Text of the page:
What Every Newbie Should Know about Checking Scrap Metal Prices
If you are new to selling scrap metal, you are probably also new to checking scrap metal prices. There are various ways you can check current scrap prices, including going to local scrap buyers that have the prices posted and checking online groups and websites. The problem is, these prices and lists will not help you if you don't understand what it is you are specifically looking for or viewing. Here are some key points that every new scrap metal seller should know about checking scrap metal prices:
Know Your Metals
You can go into the price checking process with just the term scrap metal in mind, but that is only going to give you a surface level price for basic or general scrap metal. You should know, especially being new to selling scrap metal, that scrap metal can refer to several different types of metal and not just metal in general. What you need to know before you check the prices is what metals you are actually dealing with. For example, copper is not bundled into most scrap metal prices and is listed separately. Other metals that are listed separately are aluminum, titanium, gold and silver.
One of the key points you will notice are prices that are listed as clean prices. What this means is that if you have clean copper, for example, your price will be more than it would be for copper that is still not cleaned and removed from items like air conditioning systems. You can, of course, turn in your scrap metal in whatever way you have it. Just keep in mind that some companies may offer much less for metals they have to clean before processing and some may not take unclean metal at all.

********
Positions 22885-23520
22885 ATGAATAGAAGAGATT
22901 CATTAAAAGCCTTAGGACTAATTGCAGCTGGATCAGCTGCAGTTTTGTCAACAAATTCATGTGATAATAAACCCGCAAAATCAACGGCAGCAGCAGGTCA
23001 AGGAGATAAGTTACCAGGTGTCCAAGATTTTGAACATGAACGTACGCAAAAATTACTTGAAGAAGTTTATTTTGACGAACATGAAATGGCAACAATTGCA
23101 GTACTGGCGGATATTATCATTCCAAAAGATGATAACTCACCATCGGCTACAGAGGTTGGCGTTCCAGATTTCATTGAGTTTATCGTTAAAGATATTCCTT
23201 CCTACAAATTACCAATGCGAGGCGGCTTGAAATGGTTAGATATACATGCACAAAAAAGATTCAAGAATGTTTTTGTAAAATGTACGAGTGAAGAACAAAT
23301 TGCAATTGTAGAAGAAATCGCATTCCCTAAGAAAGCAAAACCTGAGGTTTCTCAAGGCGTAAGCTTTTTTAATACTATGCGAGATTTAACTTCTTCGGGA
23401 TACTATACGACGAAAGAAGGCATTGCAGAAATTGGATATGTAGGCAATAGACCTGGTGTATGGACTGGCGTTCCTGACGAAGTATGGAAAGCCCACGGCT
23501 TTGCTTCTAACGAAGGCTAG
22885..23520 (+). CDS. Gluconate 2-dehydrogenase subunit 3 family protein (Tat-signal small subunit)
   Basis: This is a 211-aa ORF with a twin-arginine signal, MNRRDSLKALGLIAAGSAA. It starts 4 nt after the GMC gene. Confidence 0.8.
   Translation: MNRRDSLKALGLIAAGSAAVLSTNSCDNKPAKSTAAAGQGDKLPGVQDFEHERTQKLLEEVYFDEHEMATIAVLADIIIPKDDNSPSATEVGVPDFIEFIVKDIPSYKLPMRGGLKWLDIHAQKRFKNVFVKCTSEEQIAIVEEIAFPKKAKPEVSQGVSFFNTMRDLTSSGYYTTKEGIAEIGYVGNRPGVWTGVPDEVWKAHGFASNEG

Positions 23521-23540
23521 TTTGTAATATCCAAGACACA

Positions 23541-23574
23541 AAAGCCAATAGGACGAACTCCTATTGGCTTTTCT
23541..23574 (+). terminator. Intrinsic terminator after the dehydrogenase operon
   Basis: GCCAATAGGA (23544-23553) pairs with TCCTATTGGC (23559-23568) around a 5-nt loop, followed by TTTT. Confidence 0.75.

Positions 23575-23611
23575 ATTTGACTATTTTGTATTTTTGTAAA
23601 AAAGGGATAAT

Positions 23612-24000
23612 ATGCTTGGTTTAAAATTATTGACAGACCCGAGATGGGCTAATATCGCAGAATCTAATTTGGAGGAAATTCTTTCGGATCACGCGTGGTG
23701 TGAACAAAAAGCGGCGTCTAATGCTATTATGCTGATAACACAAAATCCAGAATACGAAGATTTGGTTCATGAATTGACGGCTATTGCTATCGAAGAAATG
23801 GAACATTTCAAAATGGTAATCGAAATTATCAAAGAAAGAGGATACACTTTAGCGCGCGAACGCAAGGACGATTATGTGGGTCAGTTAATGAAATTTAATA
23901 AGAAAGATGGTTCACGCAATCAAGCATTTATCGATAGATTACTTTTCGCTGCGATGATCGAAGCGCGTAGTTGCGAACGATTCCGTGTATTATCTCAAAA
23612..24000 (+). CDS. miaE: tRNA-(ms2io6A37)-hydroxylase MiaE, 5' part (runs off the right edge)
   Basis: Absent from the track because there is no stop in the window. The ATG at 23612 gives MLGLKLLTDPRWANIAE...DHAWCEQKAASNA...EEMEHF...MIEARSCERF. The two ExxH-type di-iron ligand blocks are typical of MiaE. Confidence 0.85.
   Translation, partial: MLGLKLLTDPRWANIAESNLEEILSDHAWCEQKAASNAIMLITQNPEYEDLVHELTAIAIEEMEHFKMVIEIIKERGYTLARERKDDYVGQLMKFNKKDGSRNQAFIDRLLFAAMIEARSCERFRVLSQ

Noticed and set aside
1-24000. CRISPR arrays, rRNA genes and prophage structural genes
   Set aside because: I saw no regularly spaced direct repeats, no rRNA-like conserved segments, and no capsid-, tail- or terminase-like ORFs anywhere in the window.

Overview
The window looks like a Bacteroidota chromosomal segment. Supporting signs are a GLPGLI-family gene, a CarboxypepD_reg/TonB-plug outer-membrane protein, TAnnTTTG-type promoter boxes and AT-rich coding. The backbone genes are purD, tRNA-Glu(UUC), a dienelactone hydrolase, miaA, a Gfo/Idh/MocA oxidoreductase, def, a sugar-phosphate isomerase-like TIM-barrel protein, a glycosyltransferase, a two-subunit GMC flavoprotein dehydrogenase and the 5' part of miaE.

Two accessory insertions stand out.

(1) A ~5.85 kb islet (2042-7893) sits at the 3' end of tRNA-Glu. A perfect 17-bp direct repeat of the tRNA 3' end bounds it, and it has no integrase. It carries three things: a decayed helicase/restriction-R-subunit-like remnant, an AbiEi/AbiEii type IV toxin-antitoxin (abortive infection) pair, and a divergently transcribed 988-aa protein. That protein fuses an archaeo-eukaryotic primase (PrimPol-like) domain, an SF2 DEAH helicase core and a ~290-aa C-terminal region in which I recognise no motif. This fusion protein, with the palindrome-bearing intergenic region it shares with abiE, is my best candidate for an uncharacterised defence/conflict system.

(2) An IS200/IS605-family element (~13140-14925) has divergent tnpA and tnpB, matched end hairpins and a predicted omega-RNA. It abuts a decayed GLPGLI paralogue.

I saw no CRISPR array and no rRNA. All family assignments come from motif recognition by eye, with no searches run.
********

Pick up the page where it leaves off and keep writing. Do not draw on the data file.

Knowing Your Metal Grades
In addition to knowing your metal types and what clean and non-clean prices mean, you will also need to know what metal grades are and what they refer to. There are two technical grades and one type that is usually listed as other or miscellaneous. Grade 1 metal grades are also known as pure metals. They have no alloy types mixed in with the metals. They also meet a certain measurement amount for height, width, and depth. This measurement differs depending on the state, company, and metal. Grade 2 metals are those that have alloys mixed in with the base metal. They must not be corroded in any way. Metals that do not meet either of these grade descriptions are considered as other or miscellaneous and may or may not be accepted for sale to various scrap metal buyers.
By keeping these key points in mind, you can ensure that you are getting the current scrap metal prices related to what you are selling. You can also be sure you are not receiving much less than you should be for the quality of scrap metal you have.